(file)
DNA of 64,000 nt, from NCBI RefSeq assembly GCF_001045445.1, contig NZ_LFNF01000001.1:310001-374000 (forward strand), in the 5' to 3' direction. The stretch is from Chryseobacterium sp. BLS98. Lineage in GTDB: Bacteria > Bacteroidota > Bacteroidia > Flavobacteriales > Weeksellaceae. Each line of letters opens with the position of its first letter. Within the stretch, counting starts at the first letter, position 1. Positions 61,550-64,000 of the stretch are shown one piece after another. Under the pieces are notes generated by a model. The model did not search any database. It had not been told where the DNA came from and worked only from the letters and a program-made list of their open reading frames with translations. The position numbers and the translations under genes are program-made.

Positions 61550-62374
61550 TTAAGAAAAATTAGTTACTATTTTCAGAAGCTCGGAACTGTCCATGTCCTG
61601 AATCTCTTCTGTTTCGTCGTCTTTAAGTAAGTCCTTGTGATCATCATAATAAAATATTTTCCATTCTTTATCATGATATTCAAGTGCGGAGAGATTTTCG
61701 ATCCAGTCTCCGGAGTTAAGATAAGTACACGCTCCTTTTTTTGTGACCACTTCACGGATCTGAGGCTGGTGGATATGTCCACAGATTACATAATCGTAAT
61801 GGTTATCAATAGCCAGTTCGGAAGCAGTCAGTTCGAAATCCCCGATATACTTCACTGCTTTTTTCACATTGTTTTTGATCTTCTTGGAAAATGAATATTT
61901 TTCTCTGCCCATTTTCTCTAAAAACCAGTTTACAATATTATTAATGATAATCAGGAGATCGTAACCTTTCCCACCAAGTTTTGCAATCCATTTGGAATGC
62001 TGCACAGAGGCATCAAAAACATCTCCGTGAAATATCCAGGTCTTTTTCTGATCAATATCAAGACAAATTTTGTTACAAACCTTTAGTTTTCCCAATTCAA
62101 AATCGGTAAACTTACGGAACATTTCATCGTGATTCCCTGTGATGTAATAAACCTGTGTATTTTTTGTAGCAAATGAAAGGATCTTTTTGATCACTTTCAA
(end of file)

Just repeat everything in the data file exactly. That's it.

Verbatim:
DNA of 64,000 nt, from NCBI RefSeq assembly GCF_001045445.1, contig NZ_LFNF01000001.1:310001-374000 (forward strand), in the 5' to 3' direction. The stretch is from Chryseobacterium sp. BLS98. Lineage in GTDB: Bacteria > Bacteroidota > Bacteroidia > Flavobacteriales > Weeksellaceae. Each line of letters opens with the position of its first letter. Within the stretch, counting starts at the first letter, position 1. Positions 61,550-64,000 of the stretch are shown one piece after another. Under the pieces are notes generated by a model. The model did not search any database. It had not been told where the DNA came from and worked only from the letters and a program-made list of their open reading frames with translations. The position numbers and the translations under genes are program-made.

Positions 61550-62374
61550 TTAAGAAAAATTAGTTACTATTTTCAGAAGCTCGGAACTGTCCATGTCCTG
61601 AATCTCTTCTGTTTCGTCGTCTTTAAGTAAGTCCTTGTGATCATCATAATAAAATATTTTCCATTCTTTATCATGATATTCAAGTGCGGAGAGATTTTCG
61701 ATCCAGTCTCCGGAGTTAAGATAAGTACACGCTCCTTTTTTTGTGACCACTTCACGGATCTGAGGCTGGTGGATATGTCCACAGATTACATAATCGTAAT
61801 GGTTATCAATAGCCAGTTCGGAAGCAGTCAGTTCGAAATCCCCGATATACTTCACTGCTTTTTTCACATTGTTTTTGATCTTCTTGGAAAATGAATATTT
61901 TTCTCTGCCCATTTTCTCTAAAAACCAGTTTACAATATTATTAATGATAATCAGGAGATCGTAACCTTTCCCACCAAGTTTTGCAATCCATTTGGAATGC
62001 TGCACAGAGGCATCAAAAACATCTCCGTGAAATATCCAGGTCTTTTTCTGATCAATATCAAGACAAATTTTGTTACAAACCTTTAGTTTTCCCAATTCAA
62101 AATCGGTAAACTTACGGAACATTTCATCGTGATTCCCTGTGATGTAATAAACCTGTGTATTTTTTGTAGCAAATGAAAGGATCTTTTTGATCACTTTCAA